International Governance

Threading the Needle in Security Council Resolution 2249

By Ashley Deeks
Monday, November 23, 2015, 3:25 PM

On November 20, the Security Council adopted Resolution 2249, condemning ISIS’s recent attacks and exhorting all states to prevent and suppress the group’s terrorist activities.  The Resolution is in some ways a predictable response to recent developments, but it contains one interesting provision that is worth parsing from an international law perspective.

Operative Paragraph 5 (OP5) reads as follows:

5.   Calls upon Member States that have the capacity to do so to take all necessary measures, in compliance with international law, in particular with the United Nations Charter, as well as international human rights, refugee and humanitarian law, on the territory under the control of ISIL also known as Da’esh, in Syria and Iraq, to redouble and coordinate their efforts to prevent and suppress terrorist acts committed specifically by ISIL also known as Da’esh as well as ANF, and all other individuals, groups, undertakings, and entities associated with Al-Qaida, and other terrorist groups, as designated by the United Nations Security Council, and as may further be agreed by the International Syria Support Group (ISSG) and endorsed by the UN Security Council, pursuant to the statement of the International Syria Support Group (ISSG) of 14 November, and to eradicate the safe haven they have established over significant parts of Iraq and Syria;

Dapo Akande and Marko Milanovic have an excellent analysis of this provision on EJILTalk!  There, they note that this provision is unprecedented.  Most UNSCRs that authorize force have several features: (1) they contain a preambular paragraph that specifically invokes Chapter VII; (2) they use the word “decides” as the active verb in the paragraph that authorizes force; and (3) they use the term “all necessary means” or “all necessary measures” as the code for force authorization.  OP5 is a hybrid, because it lacks the first two features but contains the third – “all necessary measures.”  As a result, Akande and Milanovic conclude—correctly, I believe—that OP5 likely is not intended to serve as a stand-alone authorization for using force against ISIS in Syria and Iraq.

What, then, is OP5 doing, and what does it signal about the international legal theories of states using or seeking to use force in Syria and Iraq?  Akande and Milanovic argue that the paragraph is crafted to create constructive ambiguity.  The paragraph would seem to forge a compromise between Russia and all other states currently using force in Syria.  Russia is acting against ISIS in Syria with Assad’s consent, and asserts that other bases for using force in Syria are inconsistent with international law.  The United States, France, Canada, Australia, Turkey, and other states are using force in Syria on a theory of collective self-defense of Iraq or of national self-defense or both.  OP5 neither rejects nor accepts the legitimacy of any particular legal theory.  Instead, it indicates approval for states to use force in Syria and Iraq as long as that force is consistent with the UN Charter.  That allows states to continue to rely on their existing theories for using force—which each state asserts is consistent with the Charter—without having to resolve the legal dispute between Russia and the other states using force.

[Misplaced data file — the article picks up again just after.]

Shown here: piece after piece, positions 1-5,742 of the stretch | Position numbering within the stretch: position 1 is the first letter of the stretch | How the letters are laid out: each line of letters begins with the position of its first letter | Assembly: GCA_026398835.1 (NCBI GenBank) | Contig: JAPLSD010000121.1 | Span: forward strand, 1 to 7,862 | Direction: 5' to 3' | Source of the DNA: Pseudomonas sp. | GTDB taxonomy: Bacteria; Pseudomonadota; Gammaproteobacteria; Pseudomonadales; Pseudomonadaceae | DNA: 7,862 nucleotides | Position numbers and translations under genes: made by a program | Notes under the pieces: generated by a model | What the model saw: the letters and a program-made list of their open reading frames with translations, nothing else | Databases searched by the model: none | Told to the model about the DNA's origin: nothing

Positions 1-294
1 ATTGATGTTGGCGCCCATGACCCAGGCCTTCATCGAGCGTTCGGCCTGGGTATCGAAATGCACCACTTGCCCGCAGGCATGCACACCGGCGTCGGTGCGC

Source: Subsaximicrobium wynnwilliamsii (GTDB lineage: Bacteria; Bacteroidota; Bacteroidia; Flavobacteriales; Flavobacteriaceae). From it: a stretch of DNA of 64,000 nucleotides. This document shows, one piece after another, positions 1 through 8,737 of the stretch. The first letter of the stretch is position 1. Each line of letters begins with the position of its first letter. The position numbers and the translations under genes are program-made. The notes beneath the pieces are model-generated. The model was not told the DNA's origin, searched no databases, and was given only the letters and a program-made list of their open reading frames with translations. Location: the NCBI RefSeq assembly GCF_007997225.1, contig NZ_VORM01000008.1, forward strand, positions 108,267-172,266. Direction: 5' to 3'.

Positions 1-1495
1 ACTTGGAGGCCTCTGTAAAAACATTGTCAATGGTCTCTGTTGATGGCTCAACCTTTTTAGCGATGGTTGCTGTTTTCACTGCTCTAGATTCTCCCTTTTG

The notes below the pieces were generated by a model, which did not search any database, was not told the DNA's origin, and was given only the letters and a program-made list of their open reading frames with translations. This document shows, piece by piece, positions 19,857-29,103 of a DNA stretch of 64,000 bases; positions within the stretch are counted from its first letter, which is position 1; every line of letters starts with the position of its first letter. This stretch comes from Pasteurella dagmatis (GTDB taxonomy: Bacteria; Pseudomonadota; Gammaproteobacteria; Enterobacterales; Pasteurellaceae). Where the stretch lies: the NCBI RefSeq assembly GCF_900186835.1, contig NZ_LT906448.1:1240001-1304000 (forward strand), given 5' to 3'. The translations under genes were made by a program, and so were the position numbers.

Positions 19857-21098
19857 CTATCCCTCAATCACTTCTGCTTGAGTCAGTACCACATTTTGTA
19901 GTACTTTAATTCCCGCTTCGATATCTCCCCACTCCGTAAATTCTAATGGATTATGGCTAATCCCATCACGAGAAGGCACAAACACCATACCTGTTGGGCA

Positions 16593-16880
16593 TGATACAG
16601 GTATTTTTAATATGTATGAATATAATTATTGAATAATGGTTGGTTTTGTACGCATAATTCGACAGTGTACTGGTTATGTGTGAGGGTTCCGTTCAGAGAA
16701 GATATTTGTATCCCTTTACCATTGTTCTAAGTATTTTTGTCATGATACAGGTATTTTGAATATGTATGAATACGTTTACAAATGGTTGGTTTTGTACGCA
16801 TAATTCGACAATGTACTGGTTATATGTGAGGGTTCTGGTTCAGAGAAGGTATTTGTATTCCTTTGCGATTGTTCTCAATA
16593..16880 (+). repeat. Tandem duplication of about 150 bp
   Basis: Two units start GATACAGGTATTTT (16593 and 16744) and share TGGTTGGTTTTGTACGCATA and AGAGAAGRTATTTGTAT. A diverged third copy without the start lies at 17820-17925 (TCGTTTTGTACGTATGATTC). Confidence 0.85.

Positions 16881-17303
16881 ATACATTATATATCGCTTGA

Note one potential twist here: If OP5 effectively acknowledges the legitimacy of both the consent and self-defense theories against ISIS in Syria, it also could be read to acknowledge the potential legitimacy of both theories as applied to Iraq.  Thus, if Russia decided that ISIS in Iraq posed an imminent threat to Russia or that it had been behind the bombing of the Russian airliner last month, it arguably could use force in Iraq under a self-defense or unwilling or unable theory.  However, given that Russia and Iraq appear to be working quite closely now, it seems unlikely that Russia would use force in Iraq without Iraq’s consent.

If UNSCR 2249 does not authorize force, then why did the French pursue it?  The answer is politics.  In particular, the UNSCR, which reflects clear multilateral concern about ISIS and commitment to fighting the group, may empower states such as the United Kingdom and Germany to begin to participate in military activity against ISIS.  For example, news reports suggest that the UNSCR may sway UK parliamentarians who previously have been undecided about whether to vote in support of a UK military campaign.

In short, UNSCR 2249 may illustrate the soft power of Security Council Resolutions, even where those Resolutions do not formally authorize force.  But OP5 might also portend a new blurring of the long-standing bright line between Chapter VII resolutions that authorize force and those that do not.  So long as there is international consensus about the threat that ISIS poses, that blurring seems mostly salutary.  But it could pose significant questions down the line, either about Resolution 2249 or about future resolutions that adopt this new approach.